Takeover of French Embassy in Niger Sparks Negotiated Withdrawal

Photo Credit: AFP/Getty Images

French President Emmanuel Macron announced Sunday that France will be ending its military presence in Niger and pulling its ambassador out of the country after its democratically elected president was deposed in a coup. France, with thousands of stationed troops in the region, were helping to fight jihadist groups that were coming from the Sahel region that stretches to central Mali, northern Burkina Faso, and western Niger. Tensions between the two countries have mounted in recent weeks, leading up to the takeover of the French embassy. Macron said recently that diplomats, including ambassador Sylvain Itté , were surviving on military rations as they holed up in the embassy.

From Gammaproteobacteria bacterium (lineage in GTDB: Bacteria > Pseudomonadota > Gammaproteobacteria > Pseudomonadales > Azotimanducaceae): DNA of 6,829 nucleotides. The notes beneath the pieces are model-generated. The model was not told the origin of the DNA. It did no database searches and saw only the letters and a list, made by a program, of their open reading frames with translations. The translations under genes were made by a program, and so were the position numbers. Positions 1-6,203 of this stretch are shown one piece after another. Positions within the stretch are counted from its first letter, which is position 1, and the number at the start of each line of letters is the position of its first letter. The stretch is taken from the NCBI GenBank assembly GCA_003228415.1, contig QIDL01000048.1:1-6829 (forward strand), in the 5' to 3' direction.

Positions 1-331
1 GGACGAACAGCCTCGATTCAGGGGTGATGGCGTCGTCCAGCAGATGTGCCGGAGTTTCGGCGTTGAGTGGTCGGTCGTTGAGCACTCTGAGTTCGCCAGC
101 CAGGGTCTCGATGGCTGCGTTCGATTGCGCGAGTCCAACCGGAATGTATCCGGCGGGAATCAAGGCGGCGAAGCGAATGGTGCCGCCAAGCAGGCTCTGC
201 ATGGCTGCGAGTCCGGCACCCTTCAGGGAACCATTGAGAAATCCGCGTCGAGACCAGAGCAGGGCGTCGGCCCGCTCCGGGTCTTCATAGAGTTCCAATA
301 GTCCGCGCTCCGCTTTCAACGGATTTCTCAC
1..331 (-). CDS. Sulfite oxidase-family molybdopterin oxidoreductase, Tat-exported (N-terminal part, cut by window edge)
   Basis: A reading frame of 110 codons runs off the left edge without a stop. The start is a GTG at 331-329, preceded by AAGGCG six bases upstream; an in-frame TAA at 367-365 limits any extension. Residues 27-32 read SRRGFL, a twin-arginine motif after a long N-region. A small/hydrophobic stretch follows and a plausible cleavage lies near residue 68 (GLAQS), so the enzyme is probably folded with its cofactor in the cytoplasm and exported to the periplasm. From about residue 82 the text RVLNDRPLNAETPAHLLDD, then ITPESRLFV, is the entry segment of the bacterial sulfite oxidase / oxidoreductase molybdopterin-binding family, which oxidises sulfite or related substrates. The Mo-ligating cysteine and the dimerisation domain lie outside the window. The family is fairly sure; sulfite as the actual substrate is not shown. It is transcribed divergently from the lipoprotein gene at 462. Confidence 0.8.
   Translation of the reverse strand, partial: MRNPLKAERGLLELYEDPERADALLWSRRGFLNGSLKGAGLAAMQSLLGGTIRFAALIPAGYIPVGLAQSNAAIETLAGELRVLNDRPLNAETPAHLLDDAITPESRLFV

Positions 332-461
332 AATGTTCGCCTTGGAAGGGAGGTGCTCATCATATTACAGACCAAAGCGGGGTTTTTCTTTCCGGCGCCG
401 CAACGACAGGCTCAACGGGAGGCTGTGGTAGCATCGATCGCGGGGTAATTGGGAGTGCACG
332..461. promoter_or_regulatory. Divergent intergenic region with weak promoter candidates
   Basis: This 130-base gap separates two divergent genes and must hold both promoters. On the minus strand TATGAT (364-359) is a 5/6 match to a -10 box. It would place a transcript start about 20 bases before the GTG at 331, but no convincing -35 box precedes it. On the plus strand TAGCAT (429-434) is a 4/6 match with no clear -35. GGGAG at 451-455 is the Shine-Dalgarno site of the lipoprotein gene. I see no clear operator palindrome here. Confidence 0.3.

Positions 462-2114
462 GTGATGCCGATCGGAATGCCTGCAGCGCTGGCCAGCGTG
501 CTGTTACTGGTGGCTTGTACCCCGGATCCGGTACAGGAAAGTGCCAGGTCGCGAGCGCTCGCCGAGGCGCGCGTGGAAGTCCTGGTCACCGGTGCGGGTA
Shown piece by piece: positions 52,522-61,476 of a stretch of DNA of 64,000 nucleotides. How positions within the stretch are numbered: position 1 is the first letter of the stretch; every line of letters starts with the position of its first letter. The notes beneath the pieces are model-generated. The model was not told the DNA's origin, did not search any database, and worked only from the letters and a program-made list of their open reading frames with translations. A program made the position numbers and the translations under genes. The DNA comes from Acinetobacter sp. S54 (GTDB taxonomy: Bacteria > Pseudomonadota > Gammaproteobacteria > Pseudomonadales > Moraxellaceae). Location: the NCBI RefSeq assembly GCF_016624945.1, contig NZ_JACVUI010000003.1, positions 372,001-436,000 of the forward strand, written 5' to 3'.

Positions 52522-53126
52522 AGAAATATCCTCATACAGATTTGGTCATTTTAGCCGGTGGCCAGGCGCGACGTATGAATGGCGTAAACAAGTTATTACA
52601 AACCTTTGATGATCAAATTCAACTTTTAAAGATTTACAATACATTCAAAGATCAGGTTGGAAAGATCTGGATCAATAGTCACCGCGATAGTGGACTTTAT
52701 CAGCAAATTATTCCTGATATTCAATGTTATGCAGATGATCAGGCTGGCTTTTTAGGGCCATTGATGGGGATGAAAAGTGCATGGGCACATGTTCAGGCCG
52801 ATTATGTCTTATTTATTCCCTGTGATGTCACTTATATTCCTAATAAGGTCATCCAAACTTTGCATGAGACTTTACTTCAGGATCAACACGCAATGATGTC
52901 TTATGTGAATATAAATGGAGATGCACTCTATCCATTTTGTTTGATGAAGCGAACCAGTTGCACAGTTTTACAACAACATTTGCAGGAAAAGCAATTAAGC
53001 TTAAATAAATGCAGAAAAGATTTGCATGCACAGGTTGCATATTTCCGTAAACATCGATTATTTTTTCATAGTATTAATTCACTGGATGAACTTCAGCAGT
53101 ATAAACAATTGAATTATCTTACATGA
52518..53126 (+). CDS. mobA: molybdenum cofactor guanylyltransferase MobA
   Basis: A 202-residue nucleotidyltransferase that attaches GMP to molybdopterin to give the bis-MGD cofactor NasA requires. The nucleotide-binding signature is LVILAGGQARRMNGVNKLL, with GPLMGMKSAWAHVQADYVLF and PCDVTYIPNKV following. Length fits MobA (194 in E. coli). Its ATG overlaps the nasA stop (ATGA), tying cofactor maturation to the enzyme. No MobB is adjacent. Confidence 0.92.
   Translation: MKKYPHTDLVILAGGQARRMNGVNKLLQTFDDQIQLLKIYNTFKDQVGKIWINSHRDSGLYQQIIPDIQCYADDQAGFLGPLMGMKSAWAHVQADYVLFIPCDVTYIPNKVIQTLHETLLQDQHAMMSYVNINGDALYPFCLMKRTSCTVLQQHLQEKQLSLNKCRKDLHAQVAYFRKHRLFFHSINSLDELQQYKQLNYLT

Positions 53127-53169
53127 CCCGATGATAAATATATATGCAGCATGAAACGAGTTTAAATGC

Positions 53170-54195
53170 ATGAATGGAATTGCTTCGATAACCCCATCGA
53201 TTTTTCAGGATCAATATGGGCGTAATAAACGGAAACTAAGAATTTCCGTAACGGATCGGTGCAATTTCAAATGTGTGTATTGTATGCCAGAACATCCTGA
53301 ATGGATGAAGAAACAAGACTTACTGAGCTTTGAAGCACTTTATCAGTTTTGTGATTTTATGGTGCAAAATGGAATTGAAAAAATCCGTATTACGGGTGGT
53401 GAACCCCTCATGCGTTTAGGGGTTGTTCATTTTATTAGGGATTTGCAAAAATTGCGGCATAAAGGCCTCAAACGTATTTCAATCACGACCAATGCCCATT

Since soldiers overthrew Niger’s President Mohamed Bazoum in July and seized power, France — which has 1,500 soldiers deployed in the African country — has refused to diplomatically engage with the military junta.

Niger ended military cooperation with France following the coup after claiming that Bazoum’s government was not doing enough to protect the country from the armed rebellion in the country’s west, which is part of the semi-arid Sahel region. In the last decade, this region has become the epicentre of violence by armed groups linked to al-Qaeda and ISIL (ISIS).

Macron said troops would be withdrawing in the coming weeks and months, with a full pullout set by the end of the year.